I suppose I choose son because it makes me feel good about myself. It carries this idea of mentorship, especially when I use it to instruct him:

“Alright Son, pick up your toys, then we can go downstairs and watch Elmo.”

“Son, come with me. We’re going to try out our new jogging stroller.”

“You have a good night, Son. I love you.”

To me, the word carries a lot of emotional and spiritual meaning with it. Plus, it goes without saying that packaged into the word son is friend.

But it’s all personal preference and it doesn’t matter in the end.

The dads who call their son “Buddy” are doing what’s right for them and their relationship with their son, as are those of us who use another name instead.

People show affection and emotion in different ways. And I think all this talk right now about a man calling his son “Buddy” is just simply a reflection of that.


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Jack the Handyman, Athlete, and Everything I’m Not

Sunday, September 11th, 2011

Nine months.

I’ve made mention before that one of my many weaknesses is that I’m horrible/inexperienced when it comes to anything mechanical. My deficiencies in this department aren’t for a lack of interest or a lack of trying, though. A couple of weeks ago I attempted to change the back tire on my mountain bike, since the tube in the tire exploded from the summer heat.

Fast forward a few paragraphs into this story and it turns out I went to the bike repair shop and was told that the cost of repairing the bike would be more than the cost of the bike itself. I evidently am that bad at fixing even the simplest of things!

Fortunately, the girl at the repair shop was wrong and they were able to fix what I messed up for only $27. (It would have only cost me $10 to let them repair the flat tire in the first place.)

My son, Jack, on the other hand, will most likely not suffer from his old man’s bad luck with understanding mechanics. He currently is sort of obsessed with trying to figure out how mechanical stuff works. Jack loves taking things apart.

I can just tell already his brain is working in ways that mine never has.

Another thing about Jack that I can’t help but be aware of is that he will likely end up being an athlete; something I tried to be a few times as a kid, then eventually turned to art, music, and writing- activities that were more my speed. Even today, the physical activities I involve myself with, mainly running and mountain biking, are noncompetitive hobbies.

But Jack is simply built like an athlete. He’s a tank. He’s a 1940′s wrestler.

A few weeks ago at his 9 month check-up, we learned that he is in the 90th percentile for height and 75th for weight. Maybe as he gets older he’ll end up adopting the skinny, bow-legged Italian body style that his dad had. However, I think he will grow up to be the opposite: a tall, large-framed, coordinated boy who is picked first on teams in gym class.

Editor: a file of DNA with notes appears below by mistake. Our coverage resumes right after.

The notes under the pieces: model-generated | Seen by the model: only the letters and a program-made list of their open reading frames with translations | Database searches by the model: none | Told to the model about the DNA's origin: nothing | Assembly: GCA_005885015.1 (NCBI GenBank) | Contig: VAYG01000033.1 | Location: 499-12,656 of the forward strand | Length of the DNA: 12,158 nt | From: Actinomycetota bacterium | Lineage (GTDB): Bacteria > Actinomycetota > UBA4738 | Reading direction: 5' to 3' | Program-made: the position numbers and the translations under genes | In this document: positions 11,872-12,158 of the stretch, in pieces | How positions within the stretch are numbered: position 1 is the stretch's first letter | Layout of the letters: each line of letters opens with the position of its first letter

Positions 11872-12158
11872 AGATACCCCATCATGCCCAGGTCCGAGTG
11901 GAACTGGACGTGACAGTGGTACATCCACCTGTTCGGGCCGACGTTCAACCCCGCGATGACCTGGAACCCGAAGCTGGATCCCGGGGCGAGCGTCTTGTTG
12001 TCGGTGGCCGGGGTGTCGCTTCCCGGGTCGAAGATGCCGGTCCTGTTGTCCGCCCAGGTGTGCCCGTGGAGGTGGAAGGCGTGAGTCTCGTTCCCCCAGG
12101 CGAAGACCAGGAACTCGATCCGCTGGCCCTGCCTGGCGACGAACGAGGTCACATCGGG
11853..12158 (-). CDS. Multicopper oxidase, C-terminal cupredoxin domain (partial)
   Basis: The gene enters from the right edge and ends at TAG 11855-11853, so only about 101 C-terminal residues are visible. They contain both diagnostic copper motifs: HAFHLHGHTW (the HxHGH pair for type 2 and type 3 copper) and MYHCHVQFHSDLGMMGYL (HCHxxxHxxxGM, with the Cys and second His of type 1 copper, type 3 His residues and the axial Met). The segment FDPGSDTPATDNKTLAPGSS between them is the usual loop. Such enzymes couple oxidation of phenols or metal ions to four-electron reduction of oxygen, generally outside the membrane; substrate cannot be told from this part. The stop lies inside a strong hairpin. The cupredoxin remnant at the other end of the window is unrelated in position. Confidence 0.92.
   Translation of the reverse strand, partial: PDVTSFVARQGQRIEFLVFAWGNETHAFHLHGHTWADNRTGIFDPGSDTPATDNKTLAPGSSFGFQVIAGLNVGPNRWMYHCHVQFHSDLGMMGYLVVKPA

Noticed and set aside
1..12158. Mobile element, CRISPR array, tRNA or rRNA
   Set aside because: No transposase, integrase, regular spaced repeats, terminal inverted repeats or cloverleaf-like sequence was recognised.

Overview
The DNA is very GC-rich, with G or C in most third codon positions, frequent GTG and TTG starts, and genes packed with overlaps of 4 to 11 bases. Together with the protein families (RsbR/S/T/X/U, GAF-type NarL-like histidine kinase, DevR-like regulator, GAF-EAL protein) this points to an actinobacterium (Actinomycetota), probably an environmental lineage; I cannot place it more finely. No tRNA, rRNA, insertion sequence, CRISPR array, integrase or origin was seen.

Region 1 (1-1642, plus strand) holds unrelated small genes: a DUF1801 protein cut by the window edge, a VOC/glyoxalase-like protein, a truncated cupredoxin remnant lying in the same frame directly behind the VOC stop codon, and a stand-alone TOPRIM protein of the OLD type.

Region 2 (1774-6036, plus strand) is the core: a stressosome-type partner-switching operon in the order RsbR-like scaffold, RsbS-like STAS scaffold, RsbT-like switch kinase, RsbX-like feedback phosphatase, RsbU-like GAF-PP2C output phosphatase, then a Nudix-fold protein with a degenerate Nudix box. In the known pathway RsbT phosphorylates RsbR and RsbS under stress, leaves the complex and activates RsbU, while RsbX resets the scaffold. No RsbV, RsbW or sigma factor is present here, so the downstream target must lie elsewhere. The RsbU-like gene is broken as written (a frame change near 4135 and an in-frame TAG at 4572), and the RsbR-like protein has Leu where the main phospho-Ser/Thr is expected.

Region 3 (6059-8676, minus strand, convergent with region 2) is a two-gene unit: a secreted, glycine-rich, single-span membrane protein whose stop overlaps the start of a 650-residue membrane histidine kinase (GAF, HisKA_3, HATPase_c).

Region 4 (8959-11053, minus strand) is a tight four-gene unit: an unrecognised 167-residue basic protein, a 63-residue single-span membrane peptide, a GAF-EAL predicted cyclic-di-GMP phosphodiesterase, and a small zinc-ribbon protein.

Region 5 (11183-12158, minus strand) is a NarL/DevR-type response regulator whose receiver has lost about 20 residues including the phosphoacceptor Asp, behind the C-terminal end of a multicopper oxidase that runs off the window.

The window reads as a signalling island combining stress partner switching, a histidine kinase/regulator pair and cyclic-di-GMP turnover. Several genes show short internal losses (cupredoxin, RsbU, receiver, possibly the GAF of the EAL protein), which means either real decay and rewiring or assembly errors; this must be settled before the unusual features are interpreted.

It’s safe to say I’ll eventually become a sports fan and learn a lot more about doing home repairs, thanks to my son.

How did this athletically-built, mechanically-minded boy come from me? All I can say is that it figures. I’m still laughing at the irony that a fair complected, blue eyed kid could ever be the offspring of dark-featured, olive complected parents like his mom and me.

I wonder in what other ways Jack will be the opposite of me . . . I’m sure he’ll be a whiz in math and science.

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I am Dad, the Calm-Assertive Pack Leader

Monday, August 22nd, 2011

Nine months.

Knowing that my son will inevitably pick up on the vibes I put out there as I react to him, I make a conscious effort to be calm-assertive, as a dad. Here’s my own definition of calm-assertivenessbeing cool, calm, and collected as well as being direct, assertive, and respectable.

I very much enjoy watching Cesar Millan’s TV show Dog Whisperer, as he teaches the importance of being a “calm-assertive” leader. It’s not only interesting to learn about how dogs were meant to be raised and trained, but also how a lot of what Cesar Millan teaches actually translates to human relationships. He himself has noted the comparison, being known for saying: “Humans are the only animals who will follow unstable pack leaders.”

The Dog Whisperer makes a great point about us humans needing stable, respectable leaders.  When we (as well as our children) do not have a confident, consistent, authoritative example to live by, we can become confused, angry, anxious, rebellious, spiteful, and/or apathetic. I know for a fact that I am wired to want to follow the best human examples out there. So I am always looking around the room to locate the “pack leader.”